Even with Congress out of town because of the ongoing coronavirus outbreak, defense lawmakers are hoping to keep the annual defense authorization bill process on track through a series of “paper” hearings on key military issues.
Senate Armed Services Committee officials announced the change in procedure on Wednesday, as senators prepared to take their last votes for several weeks. Senate leadership has planned to break for nearly a month after the expected passage late Wednesday of a $2 trillion emergency funding package related to the pandemic.
Committee leaders said in a statement that they are “committed to continuing congressional oversight and data collection necessary to drafting the national defense authorization act,” an annual defense budget policy measure that has advanced through Congress for more than 50 years.
However, panel members noted that “to protect the health of everyone involved, traditional hearings are not possible under current conditions.”
Typically, the committee and its House counterpart hold dozens of defense posture hearings throughout March and April in advance of separate markups of authorization bill drafts. Those events feature top Pentagon leaders, service chiefs and experts, and outside advocates for the defense industry.
Only a few of those hearings took place before health measures related to the coronavirus outbreak were put in place earlier this month. The Senate Armed Services Committee hasn’t held a public hearing in two weeks.
Earlier this month, President Donald Trump recommended severe restrictions on normal daily activities in an effort to stem the spread of the coronavirus, which has killed more than 20,000 individuals worldwide.
They included limiting gatherings to 10 or fewer people, making most congressional hearings impossible.
Instead, the new “paper” hearings will involve the public posting of all witness testimony, as well as statements from key senators. Instead of the live question-and-answer format, “the committee intends to post member questions and witnesses within one week of posting opening statements.”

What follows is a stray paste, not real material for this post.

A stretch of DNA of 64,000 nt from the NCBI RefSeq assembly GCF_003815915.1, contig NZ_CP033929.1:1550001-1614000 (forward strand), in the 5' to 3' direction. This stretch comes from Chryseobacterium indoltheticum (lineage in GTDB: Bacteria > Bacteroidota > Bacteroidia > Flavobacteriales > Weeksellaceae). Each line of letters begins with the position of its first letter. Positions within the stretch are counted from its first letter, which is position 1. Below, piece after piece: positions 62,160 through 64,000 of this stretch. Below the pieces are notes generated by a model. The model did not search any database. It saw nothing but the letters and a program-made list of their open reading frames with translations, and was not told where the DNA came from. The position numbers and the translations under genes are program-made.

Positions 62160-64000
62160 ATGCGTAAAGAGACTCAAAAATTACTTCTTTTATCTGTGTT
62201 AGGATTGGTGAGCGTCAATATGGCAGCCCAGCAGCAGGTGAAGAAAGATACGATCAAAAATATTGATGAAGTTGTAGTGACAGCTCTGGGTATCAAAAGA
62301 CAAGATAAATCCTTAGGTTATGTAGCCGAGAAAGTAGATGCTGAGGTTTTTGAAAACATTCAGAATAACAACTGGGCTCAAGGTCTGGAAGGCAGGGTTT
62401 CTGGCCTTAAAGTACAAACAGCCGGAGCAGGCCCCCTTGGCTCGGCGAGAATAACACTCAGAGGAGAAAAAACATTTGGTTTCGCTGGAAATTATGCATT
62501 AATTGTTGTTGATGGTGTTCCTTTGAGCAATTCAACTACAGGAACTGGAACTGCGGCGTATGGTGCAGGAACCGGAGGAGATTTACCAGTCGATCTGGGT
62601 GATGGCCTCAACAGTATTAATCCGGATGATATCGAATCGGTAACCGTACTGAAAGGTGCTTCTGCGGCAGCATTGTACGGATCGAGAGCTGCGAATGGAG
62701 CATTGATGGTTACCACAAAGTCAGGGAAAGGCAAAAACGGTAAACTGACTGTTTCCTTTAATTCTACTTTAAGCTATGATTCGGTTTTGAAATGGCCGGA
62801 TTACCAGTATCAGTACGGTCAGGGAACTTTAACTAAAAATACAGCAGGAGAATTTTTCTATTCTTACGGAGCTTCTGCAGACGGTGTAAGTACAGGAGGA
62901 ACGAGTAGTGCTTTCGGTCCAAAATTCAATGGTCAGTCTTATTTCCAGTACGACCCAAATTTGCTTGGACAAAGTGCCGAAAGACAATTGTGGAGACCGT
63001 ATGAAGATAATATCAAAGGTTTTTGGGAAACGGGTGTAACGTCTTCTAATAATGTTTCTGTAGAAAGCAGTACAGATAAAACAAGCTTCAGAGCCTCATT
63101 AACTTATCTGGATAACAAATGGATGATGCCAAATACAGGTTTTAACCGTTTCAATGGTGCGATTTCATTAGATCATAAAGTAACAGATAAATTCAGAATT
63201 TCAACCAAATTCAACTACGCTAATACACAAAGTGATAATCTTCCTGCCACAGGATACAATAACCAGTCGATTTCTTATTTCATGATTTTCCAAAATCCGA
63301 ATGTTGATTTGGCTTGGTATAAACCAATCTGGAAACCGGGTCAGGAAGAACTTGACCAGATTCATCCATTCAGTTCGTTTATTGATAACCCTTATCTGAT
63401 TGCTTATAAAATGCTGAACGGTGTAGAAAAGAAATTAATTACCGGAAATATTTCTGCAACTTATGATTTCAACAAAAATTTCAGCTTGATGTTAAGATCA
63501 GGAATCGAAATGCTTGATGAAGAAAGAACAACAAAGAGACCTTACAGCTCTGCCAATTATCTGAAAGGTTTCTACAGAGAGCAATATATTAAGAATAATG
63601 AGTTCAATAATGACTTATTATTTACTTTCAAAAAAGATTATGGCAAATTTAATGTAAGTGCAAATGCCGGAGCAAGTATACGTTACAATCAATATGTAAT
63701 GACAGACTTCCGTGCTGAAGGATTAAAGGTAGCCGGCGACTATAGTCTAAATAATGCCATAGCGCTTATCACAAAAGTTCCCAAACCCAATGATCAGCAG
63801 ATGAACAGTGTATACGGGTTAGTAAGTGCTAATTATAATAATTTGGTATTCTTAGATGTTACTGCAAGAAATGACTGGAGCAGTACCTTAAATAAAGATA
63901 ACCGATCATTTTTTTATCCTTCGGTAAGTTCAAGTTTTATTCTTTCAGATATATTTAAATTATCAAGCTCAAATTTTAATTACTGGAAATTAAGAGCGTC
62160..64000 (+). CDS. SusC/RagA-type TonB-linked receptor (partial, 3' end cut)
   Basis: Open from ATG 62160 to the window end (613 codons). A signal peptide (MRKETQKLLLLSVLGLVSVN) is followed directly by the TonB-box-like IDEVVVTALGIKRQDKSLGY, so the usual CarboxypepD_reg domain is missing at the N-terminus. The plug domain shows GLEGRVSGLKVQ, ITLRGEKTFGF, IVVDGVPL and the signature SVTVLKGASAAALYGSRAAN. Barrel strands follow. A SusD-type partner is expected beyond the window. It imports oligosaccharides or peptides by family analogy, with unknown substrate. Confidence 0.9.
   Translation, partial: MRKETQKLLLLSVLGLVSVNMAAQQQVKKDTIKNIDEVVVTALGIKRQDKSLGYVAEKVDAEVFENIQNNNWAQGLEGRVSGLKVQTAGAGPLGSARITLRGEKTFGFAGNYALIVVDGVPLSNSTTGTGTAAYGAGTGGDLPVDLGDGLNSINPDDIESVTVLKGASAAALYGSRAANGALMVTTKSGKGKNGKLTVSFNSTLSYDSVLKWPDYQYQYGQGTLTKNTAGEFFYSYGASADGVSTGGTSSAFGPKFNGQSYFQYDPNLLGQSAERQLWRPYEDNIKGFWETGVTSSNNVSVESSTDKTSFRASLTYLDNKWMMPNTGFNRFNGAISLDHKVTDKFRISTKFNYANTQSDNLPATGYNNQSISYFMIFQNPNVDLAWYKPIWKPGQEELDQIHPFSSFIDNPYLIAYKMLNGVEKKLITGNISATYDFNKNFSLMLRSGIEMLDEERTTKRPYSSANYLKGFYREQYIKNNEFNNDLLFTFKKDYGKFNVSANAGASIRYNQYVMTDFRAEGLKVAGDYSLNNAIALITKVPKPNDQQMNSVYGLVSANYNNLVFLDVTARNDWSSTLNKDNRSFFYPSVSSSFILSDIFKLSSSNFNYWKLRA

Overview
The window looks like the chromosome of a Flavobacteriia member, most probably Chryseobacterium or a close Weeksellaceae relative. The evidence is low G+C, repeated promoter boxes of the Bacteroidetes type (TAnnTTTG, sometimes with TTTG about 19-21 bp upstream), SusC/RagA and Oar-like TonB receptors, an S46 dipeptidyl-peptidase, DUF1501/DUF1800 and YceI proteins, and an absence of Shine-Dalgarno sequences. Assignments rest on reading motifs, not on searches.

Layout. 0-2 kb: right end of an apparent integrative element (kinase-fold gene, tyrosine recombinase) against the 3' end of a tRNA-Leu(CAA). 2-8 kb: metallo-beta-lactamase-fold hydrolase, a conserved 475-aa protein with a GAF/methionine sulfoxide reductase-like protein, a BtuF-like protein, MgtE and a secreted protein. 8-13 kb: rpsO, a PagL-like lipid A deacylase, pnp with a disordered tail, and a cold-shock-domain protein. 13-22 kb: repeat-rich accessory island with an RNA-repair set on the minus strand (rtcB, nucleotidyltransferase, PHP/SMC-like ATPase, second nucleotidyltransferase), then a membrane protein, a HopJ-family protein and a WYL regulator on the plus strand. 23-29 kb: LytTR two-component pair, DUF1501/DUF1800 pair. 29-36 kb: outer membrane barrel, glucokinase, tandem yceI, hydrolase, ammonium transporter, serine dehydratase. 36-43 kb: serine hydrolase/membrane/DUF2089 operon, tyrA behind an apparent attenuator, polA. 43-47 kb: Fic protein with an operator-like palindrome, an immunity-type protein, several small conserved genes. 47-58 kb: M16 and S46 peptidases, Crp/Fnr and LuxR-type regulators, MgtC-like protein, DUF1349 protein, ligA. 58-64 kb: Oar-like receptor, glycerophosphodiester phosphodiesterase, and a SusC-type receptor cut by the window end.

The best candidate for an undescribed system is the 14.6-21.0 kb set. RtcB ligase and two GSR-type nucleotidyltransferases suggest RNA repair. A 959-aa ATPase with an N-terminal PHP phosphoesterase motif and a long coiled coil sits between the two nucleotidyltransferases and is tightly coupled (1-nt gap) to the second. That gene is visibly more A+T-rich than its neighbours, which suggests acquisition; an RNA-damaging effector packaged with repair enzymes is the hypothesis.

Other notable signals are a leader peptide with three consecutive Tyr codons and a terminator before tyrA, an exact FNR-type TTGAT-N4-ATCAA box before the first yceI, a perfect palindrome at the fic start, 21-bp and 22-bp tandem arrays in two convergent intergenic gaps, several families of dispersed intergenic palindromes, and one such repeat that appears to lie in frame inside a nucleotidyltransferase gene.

The new format will start this Thursday, with the previously scheduled posture hearing for the Army. Witness statements from service leaders will be posted on the committee’s web site starting at 9:30 a.m.
“When conditions allow for a return to traditional hearings, SASC will transition back to that preferred mode,” committee leaders said in a statement. “In addition, the committee is exploring other ways to continue these critical oversight functions.”
House Armed Services Committee leaders have not yet said if they will adopt a similar procedure for upcoming hearings. Numerous committee staff across Capitol Hill have spent recent days looking into alternative ways to complete routine business from remote locations.
Both the House and Senate military oversight panels have said they hope to stick to their schedule of marking up their authorization bill drafts in late spring, although circumstances may force a delay in that timeline.
Leo covers Congress, Veterans Affairs and the White House for Military Times. He has covered Washington, D.C. since 2004, focusing on military personnel and veterans policies. His work has earned numerous honors, including a 2009 Polk award, a 2010 National Headliner Award, the IAVA Leadership in Journalism award and the VFW News Media award.